Friday, January 1, 2016
FILM REVIEW OF ''RIDER ON A DEAD HORSE" (1962)
Herbert L. Strock directed enough episodes of television shows like “Cheyenne,” “Sugarfoot,” “Bonanza,” “Maverick,” “Colt. 45,” and “Bronco” to know his way around westerns. The low-budget oater “Rider on a Dead Horse,” (*** OUT OF ****) starring John Vivyan, Bruce Gordon, Kevin Hagen, and Lisa Lu, is an ironic, entertaining, black & white sagebrusher about avaricious prospectors, savage Apaches, a cunning bounty hunter, and a desperate Asian woman who wants to go to San Francisco. Some critics have compared it with a Spaghetti western because the villain shoots first and doesn’t ask questions afterwards. One of characters is a bounty hunter without compunctions. The action occurs largely in stark, rugged, inhospitable terrain like Euro-westerns in Spain, and greed is a pervasive theme as it is in Italian westerns. The title tune is rather lame. Frank V. Phillips’ cinematography is crisp, clear, and evocative. Like Strock, Phillips confined himself primarily to television shows for the most part of his career. He lensed his share of western television shows, too. Lucy Lu plays an English speaking girl from Canton who claims that he knows how to handle men. She has been living out west for three years. A current of racism courses through this western.
The two gritty prospectors—Barney Senn (Bruce Gordon of “The Buccaneer”) and Adam Hayden (John Vivyan of “Imitation of Life”)--are pretty handy with their six-shooters. Barney is particularly good with his revolver. After he pays off their African-American partner, Sam Taylor (Charles Lampkin of “Twilight of Honor”), Barney brandishes his Colt’s revolver and shoots Sam in the back without a qualm as the unsuspecting African-American rides away with two bags of gold. Barney doesn’t display a shred of remorse for murdering poor old Sam in cold blood. This western draws its grim title from its title sequence that depicts Sam’s corpse clinging to its horse as the steed gallops throughout the credits before gravity detaches Sam’s body from the animal. Afterward, a cautious Hayden inquires if he is next. Barney seats his six-gun in his holster and reminds Hayden that he would be lost without Hayden. “Why I couldn’t go ten miles in this broken country without getting lost.” They carry out forty pounds of gold a piece. Hayden and Barney break camp. Hayden explains that Apaches have been watching them since they came out to prospect for gold. He points out smoke signals rising from mountain tops between them. Hayden recommends that they strip everything that they can live without to stay ahead of the savages. They unload their rifles and smash them. I didn’t think that was very smart. Not only do these hombres shatter their long guns, but they also turn their horses loose and set off on foot to the town of Lost River.
Later, greed gets the best of them during their journey to evade the Apaches. They tangle with each other in a tough fistfight when they spot Sam’s horse. The fistfight is imaginatively staged with perspectives from each man’s point of view during the slugfest. After their fight, Barney wings Hayden, leaves him for dead, and rides off to town. A thirsty, woebegone Hayden stumbles through the desert and encounters a friendly Asian girl, Ming (Lucy Lu of “One-Eyed Jacks”), at a railway work camp. She is an entertainer. She nurses him back to health because Hayden assures her that he has money. Ming wants half of Hayden’s money. She tells him that her name means ‘Perfect Flower.’ Meantime, murderous Barney cuts a deal with Jake Fry (Kevin Hagen of “Gunsmoke in Tucson”), a bounty hunter of sorts, to help him capture Hayden and see him strung up. Barney double-crosses Hayden, frames him for Sam’s death, and tells Jake that Hayden has a thousand dollars on his head. Jake decides to set out in pursuit of Hayden. Hayden tells Ming, “A man with a gun is all the law he needs.” Reluctantly, Hayden agrees to buy Ming a ticket for San Francisco. What sets Ming apart from most women in westerns is her ability to stand up for herself and take what she wants. Before Ming and Hayden set off for Lost River, Hayden demands that she return his firearm. What Hayden doesn’t know is that Ming has removed the bullets from his gun.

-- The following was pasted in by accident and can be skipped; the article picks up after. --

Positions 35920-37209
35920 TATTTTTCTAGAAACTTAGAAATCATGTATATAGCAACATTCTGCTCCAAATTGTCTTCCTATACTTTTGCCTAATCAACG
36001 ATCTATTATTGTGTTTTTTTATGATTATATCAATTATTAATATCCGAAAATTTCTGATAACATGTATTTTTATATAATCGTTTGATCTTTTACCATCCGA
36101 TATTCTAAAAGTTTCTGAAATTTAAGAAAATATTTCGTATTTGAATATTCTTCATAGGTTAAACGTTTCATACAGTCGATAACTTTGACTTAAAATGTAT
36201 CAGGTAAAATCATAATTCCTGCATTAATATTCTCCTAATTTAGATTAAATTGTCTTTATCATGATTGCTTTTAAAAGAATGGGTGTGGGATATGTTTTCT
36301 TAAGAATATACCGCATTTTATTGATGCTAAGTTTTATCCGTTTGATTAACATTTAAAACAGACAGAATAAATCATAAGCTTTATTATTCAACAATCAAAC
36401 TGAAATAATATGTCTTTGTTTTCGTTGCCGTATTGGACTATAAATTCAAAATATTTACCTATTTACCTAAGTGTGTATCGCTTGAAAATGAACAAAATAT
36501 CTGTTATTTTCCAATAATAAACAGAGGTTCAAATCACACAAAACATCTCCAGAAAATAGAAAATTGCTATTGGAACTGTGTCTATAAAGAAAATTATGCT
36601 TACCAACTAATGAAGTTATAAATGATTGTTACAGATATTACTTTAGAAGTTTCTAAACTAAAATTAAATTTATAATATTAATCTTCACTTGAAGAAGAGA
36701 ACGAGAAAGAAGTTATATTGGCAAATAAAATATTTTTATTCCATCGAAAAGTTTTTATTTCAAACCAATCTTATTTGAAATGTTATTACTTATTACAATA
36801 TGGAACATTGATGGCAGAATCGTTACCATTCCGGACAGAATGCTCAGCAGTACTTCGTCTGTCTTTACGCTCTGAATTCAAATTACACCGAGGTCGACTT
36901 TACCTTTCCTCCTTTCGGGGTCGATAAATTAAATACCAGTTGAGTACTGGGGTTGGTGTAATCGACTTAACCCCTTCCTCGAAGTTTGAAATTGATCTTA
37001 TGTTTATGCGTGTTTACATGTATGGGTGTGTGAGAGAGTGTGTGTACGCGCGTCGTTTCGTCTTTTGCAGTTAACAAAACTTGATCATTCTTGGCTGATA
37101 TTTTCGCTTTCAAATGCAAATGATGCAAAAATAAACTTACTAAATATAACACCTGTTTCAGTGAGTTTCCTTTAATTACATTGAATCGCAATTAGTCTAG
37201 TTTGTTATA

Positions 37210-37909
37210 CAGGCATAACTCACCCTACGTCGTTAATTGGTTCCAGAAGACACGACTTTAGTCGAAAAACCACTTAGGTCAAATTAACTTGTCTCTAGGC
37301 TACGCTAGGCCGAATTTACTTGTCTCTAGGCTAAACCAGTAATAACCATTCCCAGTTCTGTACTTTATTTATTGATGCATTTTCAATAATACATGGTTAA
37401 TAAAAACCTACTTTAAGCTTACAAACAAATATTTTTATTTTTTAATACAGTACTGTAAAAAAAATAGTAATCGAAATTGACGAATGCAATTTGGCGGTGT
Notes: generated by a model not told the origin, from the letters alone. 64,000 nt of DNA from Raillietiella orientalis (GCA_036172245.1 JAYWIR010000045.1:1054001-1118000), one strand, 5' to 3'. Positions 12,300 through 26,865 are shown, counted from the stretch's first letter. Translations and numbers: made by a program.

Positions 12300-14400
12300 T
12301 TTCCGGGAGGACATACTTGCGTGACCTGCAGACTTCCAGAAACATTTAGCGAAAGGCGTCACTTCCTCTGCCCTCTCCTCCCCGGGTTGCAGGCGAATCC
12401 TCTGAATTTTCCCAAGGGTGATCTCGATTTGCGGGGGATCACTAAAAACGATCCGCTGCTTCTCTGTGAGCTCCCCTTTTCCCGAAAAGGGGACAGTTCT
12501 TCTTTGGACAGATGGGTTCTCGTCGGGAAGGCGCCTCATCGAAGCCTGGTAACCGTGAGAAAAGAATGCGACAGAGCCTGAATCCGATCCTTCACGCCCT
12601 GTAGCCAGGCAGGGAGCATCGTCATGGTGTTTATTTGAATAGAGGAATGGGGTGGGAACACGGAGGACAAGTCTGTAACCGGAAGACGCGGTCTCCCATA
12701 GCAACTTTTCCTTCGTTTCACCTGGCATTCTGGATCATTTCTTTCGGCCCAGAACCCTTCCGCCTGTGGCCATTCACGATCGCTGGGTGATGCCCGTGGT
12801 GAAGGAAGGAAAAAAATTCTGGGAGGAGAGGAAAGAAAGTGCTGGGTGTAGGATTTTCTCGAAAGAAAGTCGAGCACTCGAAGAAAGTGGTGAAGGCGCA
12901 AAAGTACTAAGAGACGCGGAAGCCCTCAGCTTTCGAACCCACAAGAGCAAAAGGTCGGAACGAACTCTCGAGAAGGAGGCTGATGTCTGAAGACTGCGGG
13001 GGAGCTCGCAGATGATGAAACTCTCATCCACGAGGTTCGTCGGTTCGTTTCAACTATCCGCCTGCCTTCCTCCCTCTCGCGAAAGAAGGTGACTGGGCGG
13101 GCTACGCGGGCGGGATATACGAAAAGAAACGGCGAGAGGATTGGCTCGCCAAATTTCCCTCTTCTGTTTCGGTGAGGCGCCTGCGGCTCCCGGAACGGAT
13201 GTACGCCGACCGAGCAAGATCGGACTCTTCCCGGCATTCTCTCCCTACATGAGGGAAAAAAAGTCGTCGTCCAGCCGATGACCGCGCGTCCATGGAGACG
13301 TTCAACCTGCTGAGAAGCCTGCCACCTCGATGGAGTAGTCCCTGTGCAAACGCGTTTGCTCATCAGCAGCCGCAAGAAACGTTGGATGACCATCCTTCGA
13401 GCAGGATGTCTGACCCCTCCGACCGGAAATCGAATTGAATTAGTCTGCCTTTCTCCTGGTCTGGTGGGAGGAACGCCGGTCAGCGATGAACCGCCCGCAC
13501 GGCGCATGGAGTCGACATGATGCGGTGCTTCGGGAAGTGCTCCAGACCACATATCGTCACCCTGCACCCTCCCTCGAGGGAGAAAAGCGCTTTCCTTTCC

As they are trudging through desert, Hayden sneaks up on Jake and gets the drop on him. Unfortunately, Hayden discovers that he is packing a pistol without bullets, and Jake—“just a business man”—takes Hayden into custody. Ming knows that money is the only thing that “impresses” Jake. Hayden explains that they extracted $200-thousand out of their gold mine and Barney back-shot Sam. Jake cuts another deal with Hayden and decides to ride out after Barney and the gold with dynamite as their secret weapon to use against the Apaches. At the same time, he lights a fuse to a stick of dynamite that will blast Hayden to death. Resourcefully, Hayden manages to defuse the TNT and reconfigure it to blast open his cell block door. When Ming tries to stab Jake, the bounty hunter forces her to leave, and she finds Hayden who has escaped from Frye’s calaboose. Hayden gets the drop again on Frye and leaves him with one bullet but enough dynamite to blow half of the Apaches off the mountain.
“Rider on a Dead Horse” reminded me of existentialist westerns like Budd Boetticher’s Randolph Scott oaters and Monte Hellman’s two Jack Nicholson horse operas. The finale is reminiscent of “Treasure of the Sierra Madre.” “Silver River” scenarist Stephen Longstreet derived his savvy screenplay from James Edmiston’s story who wrote the westerns “Day of Fury” and “Four Fast Guns.” The dialogue is serviceable and sometimes clever. Uneasy alliances between men and women who don’t trust each other shift back and forth throughout this gritty western that turns out to far better than you’d think.